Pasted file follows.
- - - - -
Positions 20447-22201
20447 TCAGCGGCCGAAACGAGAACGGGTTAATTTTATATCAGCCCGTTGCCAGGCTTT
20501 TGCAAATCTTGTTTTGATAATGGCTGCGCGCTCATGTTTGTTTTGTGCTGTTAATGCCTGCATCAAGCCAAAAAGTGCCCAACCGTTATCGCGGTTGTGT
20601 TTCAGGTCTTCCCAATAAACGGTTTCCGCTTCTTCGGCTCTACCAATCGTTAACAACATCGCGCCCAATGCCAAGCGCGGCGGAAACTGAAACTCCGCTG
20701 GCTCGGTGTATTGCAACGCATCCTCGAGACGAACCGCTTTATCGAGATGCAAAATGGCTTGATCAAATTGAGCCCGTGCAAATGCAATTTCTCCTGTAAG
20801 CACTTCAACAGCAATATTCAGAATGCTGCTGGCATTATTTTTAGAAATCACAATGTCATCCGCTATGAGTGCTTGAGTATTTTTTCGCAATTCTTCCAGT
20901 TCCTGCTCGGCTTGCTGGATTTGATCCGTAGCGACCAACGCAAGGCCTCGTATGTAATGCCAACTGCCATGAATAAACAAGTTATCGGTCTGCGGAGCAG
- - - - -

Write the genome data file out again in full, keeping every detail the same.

Positions 20447-22201
20447 TCAGCGGCCGAAACGAGAACGGGTTAATTTTATATCAGCCCGTTGCCAGGCTTT
20501 TGCAAATCTTGTTTTGATAATGGCTGCGCGCTCATGTTTGTTTTGTGCTGTTAATGCCTGCATCAAGCCAAAAAGTGCCCAACCGTTATCGCGGTTGTGT
20601 TTCAGGTCTTCCCAATAAACGGTTTCCGCTTCTTCGGCTCTACCAATCGTTAACAACATCGCGCCCAATGCCAAGCGCGGCGGAAACTGAAACTCCGCTG
20701 GCTCGGTGTATTGCAACGCATCCTCGAGACGAACCGCTTTATCGAGATGCAAAATGGCTTGATCAAATTGAGCCCGTGCAAATGCAATTTCTCCTGTAAG
20801 CACTTCAACAGCAATATTCAGAATGCTGCTGGCATTATTTTTAGAAATCACAATGTCATCCGCTATGAGTGCTTGAGTATTTTTTCGCAATTCTTCCAGT
20901 TCCTGCTCGGCTTGCTGGATTTGATCCGTAGCGACCAACGCAAGGCCTCGTATGTAATGCCAACTGCCATGAATAAACAAGTTATCGGTCTGCGGAGCAG